Oxytocin Helps to Improve Brain Function in Kids With Autism

Results from research reveals that oxytocin, a substance made naturally in the brain as well as through the entire body, enhanced brain function in areas which have been identified as processing social information in kids having autism spectrum disorders.[1] According to the researchers, the results provide crucial steps toward developing better solutions for treating the core social deficits found in autism, which could include clinical interventions combined with oxytocin. This kind of treatment method will essentially improve the understanding of autism along with its treatment.

Autism is a neurodevelopmental disorder that can have a huge emotional and financial burden on the affected person, their families, as well as society, and a core characteristic of autism is social communicative dysfunction.

Although a lot of progress has been accomplished in the research of autism, there are hardly any effective treatments and not one that directly targets the core social dysfunction. Oxytocin has received interest for its involvement in the regulation of social abilities due to its role in numerous aspects of social cognition and social behavior in humans as well as other species.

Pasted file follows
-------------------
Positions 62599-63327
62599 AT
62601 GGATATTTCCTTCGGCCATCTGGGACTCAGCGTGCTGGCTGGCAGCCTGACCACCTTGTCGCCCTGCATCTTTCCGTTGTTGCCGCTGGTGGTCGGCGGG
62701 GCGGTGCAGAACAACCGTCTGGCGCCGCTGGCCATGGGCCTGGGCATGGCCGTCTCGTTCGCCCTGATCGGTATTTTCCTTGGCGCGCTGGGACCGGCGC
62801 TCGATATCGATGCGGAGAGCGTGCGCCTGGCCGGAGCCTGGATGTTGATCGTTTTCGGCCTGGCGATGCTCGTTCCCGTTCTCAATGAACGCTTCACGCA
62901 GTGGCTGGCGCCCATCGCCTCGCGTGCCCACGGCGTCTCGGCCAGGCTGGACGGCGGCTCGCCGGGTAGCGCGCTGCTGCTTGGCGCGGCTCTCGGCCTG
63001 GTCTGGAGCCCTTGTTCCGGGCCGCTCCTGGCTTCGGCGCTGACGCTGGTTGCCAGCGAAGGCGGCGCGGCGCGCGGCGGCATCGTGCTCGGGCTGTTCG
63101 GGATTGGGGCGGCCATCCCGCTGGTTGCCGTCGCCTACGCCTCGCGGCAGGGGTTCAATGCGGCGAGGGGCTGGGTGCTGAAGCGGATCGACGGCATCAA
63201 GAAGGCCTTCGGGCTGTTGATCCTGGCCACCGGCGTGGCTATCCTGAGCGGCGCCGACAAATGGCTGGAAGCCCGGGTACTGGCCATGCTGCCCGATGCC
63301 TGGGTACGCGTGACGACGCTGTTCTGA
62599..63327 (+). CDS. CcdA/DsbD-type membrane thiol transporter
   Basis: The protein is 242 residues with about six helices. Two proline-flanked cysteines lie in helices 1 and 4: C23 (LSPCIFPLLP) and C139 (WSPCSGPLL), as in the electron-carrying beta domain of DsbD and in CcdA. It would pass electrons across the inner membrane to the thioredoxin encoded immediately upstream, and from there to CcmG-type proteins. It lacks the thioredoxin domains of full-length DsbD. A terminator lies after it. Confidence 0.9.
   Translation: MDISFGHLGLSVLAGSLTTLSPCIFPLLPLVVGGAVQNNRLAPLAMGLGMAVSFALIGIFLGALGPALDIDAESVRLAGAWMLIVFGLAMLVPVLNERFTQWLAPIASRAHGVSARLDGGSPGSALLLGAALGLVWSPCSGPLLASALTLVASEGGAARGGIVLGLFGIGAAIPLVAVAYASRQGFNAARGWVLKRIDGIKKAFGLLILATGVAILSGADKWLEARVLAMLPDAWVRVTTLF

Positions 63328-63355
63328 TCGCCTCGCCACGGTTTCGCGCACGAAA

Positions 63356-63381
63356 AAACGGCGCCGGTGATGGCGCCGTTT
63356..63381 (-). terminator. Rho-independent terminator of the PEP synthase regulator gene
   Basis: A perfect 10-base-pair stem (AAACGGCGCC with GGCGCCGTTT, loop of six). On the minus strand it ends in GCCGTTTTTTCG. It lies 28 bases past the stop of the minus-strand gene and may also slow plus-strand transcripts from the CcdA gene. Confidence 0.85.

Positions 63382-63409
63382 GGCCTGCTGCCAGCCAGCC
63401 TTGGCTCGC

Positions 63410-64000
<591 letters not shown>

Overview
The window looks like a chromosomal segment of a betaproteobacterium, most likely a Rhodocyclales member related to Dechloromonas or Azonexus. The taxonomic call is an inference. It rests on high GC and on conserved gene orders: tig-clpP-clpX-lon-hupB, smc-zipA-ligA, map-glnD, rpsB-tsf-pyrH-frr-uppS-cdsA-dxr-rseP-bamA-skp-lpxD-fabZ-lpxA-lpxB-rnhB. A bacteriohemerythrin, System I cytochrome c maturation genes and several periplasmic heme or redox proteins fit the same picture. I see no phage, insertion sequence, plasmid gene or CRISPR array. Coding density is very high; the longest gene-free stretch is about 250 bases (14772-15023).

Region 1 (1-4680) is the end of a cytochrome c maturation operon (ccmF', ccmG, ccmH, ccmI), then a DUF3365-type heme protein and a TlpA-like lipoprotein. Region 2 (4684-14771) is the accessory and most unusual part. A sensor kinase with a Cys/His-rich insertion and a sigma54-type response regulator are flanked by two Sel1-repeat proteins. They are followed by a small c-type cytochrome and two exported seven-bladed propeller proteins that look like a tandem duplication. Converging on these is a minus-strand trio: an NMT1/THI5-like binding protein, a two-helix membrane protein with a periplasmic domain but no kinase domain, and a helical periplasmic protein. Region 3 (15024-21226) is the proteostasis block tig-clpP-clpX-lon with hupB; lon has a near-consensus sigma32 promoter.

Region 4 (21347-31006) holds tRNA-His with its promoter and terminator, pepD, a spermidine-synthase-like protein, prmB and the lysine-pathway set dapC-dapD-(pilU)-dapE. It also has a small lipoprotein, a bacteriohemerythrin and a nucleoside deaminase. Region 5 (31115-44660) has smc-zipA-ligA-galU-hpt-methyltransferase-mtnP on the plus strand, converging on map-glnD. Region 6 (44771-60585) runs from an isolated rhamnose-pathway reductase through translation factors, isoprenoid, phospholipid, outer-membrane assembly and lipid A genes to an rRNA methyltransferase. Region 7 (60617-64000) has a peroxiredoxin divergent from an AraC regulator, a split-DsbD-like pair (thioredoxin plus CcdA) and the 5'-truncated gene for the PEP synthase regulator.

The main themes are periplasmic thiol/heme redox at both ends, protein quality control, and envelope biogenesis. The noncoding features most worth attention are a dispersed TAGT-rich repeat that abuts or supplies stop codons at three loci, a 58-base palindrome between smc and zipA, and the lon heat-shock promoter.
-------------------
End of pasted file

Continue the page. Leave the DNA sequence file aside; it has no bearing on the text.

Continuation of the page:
To evaluate the effect of oxytocin on brain function, the scientists carried out a study on children aged 7 – 18 having autism spectrum disorders. They gave the kids just one dosage of oxytocin inside a nasal spray and monitored its effect making use of functional magnetic resonance brain imaging.

They discovered that oxytocin enhanced activations in brain areas known for processing social information. These brain activations were related to tasks concerned with multiple social information processing routes, like hearing, seeing, and the process of information relevant to understanding others.

What Is Autism Infographic

Image Source – nspt4kids

Want to use our images on your site? Right click on image for embed code

Simply copy and paste the code below to embed the image on your page